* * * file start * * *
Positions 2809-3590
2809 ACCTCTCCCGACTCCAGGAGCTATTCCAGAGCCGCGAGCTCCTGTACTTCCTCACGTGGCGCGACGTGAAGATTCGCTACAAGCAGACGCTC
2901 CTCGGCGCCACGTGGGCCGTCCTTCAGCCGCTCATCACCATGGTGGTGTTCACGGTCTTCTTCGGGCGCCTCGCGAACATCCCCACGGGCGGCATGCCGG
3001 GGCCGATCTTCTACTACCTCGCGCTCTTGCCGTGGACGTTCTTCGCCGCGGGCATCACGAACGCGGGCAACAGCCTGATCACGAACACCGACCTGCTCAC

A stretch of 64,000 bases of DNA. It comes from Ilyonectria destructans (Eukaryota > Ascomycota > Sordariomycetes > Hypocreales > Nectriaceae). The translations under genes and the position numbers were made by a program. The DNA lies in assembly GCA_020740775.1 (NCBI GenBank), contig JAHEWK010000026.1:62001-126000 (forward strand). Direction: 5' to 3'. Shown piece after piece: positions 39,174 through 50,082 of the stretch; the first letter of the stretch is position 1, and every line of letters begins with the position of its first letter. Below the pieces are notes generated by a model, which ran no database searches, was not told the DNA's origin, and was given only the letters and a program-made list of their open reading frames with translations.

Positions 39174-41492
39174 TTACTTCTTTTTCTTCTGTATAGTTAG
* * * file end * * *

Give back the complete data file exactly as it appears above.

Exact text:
Positions 2809-3590
2809 ACCTCTCCCGACTCCAGGAGCTATTCCAGAGCCGCGAGCTCCTGTACTTCCTCACGTGGCGCGACGTGAAGATTCGCTACAAGCAGACGCTC
2901 CTCGGCGCCACGTGGGCCGTCCTTCAGCCGCTCATCACCATGGTGGTGTTCACGGTCTTCTTCGGGCGCCTCGCGAACATCCCCACGGGCGGCATGCCGG
3001 GGCCGATCTTCTACTACCTCGCGCTCTTGCCGTGGACGTTCTTCGCCGCGGGCATCACGAACGCGGGCAACAGCCTGATCACGAACACCGACCTGCTCAC

A stretch of 64,000 bases of DNA. It comes from Ilyonectria destructans (Eukaryota > Ascomycota > Sordariomycetes > Hypocreales > Nectriaceae). The translations under genes and the position numbers were made by a program. The DNA lies in assembly GCA_020740775.1 (NCBI GenBank), contig JAHEWK010000026.1:62001-126000 (forward strand). Direction: 5' to 3'. Shown piece after piece: positions 39,174 through 50,082 of the stretch; the first letter of the stretch is position 1, and every line of letters begins with the position of its first letter. Below the pieces are notes generated by a model, which ran no database searches, was not told the DNA's origin, and was given only the letters and a program-made list of their open reading frames with translations.

Positions 39174-41492
39174 TTACTTCTTTTTCTTCTGTATAGTTAG